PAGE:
Always increase or start off any exercise programme gradually. It is estimated that 80% of running injuries are due to overuse. i.e excessive load by doing too much too soon.
Patellofemoral pain, patella tendinopathy and ITB syndrome are associated with a change in training volume and achilles tendinopathy, calf overuse injuries and plantar fasciopathy are associated with change in training pace. A general overall guide is don’t increase both at the same time. Increase duration of training first followed by intensity and only increase by 10 % of each per week. For example, one week increase duration and the following week increase intensity.
Factor in sleep and recovery time. Always have 1 or 2 rest days within the week and try to follow a hard day with an easy day, equally follow a hard week with an easy week and within the month a rest / decreased activity week. While everyone’s sleep needs vary, it is generally recommended to have at least 7-9 hours sleep per night. With adequate sleep, muscle protein synthesis occurs and human growth hormone is released, both of which are necessary forneur omuscular recovery and are essential for progression.
Include strength training and some variety to a routine. Strength training has been shown to reduce the risk of acute injury by 30% and overuse injuries by 50%. Increasing the strength in your muscles will allow them to take more load and demand. Equally adding variety to an exercise program, such as cross training, will work your muscle groups differently which will prevent repetitive stress on certain muscle groups. An example for both of the above includes body weight circuits. As we get older balance training should also become an essential part of our training regime. Persons over 65 years of age are at higher risk of falls and therefore would benefit frominc luding balance exercises into their program.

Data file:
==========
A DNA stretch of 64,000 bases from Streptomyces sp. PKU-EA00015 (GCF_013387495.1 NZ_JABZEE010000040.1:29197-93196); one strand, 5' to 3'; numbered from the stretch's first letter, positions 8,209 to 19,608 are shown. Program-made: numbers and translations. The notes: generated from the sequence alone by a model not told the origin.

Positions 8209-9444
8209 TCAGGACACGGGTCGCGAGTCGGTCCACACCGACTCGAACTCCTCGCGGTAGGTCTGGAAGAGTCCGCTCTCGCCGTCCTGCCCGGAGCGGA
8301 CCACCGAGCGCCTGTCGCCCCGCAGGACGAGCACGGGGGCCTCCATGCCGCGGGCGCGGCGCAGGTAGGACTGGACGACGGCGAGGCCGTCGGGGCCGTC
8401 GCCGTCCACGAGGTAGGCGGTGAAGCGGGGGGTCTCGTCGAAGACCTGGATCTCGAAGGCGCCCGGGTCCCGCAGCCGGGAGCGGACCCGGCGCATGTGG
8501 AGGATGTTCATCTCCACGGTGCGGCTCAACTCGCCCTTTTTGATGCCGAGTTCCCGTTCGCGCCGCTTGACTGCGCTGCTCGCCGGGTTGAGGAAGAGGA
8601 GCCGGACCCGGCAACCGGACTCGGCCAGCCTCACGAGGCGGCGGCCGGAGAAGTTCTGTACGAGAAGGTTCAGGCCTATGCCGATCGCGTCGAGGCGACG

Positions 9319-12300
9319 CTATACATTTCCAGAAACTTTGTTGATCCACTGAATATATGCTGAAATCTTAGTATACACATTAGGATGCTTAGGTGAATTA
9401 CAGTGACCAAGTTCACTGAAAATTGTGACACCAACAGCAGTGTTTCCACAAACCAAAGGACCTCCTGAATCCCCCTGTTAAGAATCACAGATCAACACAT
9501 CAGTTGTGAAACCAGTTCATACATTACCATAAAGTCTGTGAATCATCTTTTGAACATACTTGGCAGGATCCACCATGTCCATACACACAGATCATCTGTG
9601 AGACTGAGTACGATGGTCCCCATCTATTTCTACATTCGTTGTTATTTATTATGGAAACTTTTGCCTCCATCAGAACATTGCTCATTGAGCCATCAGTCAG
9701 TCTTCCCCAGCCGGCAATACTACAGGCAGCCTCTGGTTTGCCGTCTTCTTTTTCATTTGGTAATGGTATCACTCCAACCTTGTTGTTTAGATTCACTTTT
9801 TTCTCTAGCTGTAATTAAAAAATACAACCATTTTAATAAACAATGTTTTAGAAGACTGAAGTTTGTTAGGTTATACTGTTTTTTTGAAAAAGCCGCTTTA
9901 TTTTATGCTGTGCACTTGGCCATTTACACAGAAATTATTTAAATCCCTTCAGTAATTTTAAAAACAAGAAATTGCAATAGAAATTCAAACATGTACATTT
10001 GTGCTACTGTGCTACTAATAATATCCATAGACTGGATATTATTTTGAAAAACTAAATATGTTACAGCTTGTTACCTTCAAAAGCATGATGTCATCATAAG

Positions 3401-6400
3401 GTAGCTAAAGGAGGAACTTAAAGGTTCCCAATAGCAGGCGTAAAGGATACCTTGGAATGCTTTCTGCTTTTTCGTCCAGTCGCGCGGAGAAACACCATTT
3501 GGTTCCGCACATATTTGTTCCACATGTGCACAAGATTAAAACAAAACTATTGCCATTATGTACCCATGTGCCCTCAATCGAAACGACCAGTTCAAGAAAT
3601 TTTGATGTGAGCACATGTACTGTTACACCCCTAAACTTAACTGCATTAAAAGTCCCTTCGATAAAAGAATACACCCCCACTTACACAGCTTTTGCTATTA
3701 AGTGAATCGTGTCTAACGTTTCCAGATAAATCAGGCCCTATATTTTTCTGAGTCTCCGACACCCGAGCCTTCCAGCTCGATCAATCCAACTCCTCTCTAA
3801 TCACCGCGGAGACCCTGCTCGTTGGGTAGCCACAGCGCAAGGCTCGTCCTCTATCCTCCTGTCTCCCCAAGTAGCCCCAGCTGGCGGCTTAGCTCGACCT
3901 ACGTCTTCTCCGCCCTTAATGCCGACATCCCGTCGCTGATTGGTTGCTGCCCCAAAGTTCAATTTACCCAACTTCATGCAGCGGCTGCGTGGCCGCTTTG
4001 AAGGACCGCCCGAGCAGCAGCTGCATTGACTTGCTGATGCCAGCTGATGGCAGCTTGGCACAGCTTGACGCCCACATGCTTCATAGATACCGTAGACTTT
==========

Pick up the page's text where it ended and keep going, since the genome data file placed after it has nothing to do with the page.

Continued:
Do remember there are several non-musculoskeletal factors that can place people at higher risk of certain injuries such as diet, age, high or low BMI, metabolic factors, e.g. Chrohns Disease and hormonal changes.
Additionally there a numerous psychological factors that may contribute to injury that should be considered such as stress, mood, thoughts and beliefs, fear, motivation, rehab behaviours and attitude to exercise.
Most musculoskeletal (MSK) Chartered Physiotherapists are in a position to guide persons on all the topics discussed above. It is advised to build a relationship with the local Physiotherapists in your area, who patients can be referred to should they present with certain sports injuries or pathologies. Regardless of increased emphasis on injury prevention advice as described above, reinjury occurrence and presentations to Physiotherapists for musculoskeletal injuries remains prevalent.
Rehabilitation of soft tissue injuries can be complex and as reinjury rates can be high for certain injuries, initial optimal management is key. Over the years acronyms guiding their acute management have included ICE (Ice, Compression, Elevation) to RICE (Rest included), PRICE (introduction of Protection), then onto POLICE (Protection, Optimal Loading, Ice, Compression and Elevation). POLICE is predominantly promoted for the majority of injuries, with the ‘Optimal loading’ replacing Rest as the only major innovation from the older used acronyms.
Protection in the early stages (1-3 days) of injury is essential to reduce bleeding, reduce risk of aggravating an injury and prevent distention of injured fibres. This may involve shielding the area or restricting joint movement for various periods and at various levels of restrictions. This level of protection may require taping, a support or brace or even a short period of non-weight bearing. Essentially the level of protection is guided by the nature of the injury and should be advised following assessment by an experienced